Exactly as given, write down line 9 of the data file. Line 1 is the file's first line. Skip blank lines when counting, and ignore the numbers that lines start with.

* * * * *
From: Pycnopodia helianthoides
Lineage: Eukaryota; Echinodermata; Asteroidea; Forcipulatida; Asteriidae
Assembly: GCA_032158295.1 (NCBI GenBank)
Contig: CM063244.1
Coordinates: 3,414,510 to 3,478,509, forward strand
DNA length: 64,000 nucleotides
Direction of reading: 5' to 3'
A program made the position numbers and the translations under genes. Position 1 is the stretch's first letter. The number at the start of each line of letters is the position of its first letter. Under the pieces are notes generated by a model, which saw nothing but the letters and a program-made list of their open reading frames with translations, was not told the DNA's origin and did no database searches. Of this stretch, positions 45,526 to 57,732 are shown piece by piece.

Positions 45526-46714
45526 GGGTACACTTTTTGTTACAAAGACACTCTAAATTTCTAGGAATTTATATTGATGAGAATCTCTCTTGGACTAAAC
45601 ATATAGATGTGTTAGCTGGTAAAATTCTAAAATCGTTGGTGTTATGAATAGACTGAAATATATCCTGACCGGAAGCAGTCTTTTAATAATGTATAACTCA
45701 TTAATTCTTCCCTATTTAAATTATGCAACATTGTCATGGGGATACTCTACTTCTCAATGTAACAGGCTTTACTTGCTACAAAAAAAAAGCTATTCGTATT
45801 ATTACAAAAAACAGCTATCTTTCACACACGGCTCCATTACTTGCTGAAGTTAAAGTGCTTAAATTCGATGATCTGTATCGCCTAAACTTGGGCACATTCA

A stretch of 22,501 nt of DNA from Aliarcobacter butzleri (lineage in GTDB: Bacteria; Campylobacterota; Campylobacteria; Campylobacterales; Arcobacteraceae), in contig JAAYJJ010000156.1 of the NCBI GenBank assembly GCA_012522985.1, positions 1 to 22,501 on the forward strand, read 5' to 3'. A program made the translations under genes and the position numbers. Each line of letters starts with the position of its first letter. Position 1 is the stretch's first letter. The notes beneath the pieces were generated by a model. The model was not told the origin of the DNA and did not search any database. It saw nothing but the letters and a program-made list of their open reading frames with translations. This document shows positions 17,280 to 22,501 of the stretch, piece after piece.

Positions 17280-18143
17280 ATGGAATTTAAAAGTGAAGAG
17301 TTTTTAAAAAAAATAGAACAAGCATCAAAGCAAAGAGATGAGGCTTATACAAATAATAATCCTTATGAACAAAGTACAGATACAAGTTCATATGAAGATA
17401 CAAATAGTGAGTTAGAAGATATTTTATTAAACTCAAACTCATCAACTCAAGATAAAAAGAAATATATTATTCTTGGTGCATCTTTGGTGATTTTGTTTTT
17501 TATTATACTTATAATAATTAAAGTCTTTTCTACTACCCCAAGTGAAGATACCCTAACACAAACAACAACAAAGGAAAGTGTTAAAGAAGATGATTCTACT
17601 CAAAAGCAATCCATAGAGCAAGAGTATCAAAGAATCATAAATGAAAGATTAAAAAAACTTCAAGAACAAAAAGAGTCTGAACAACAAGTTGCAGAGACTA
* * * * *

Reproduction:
Positions 45526-46714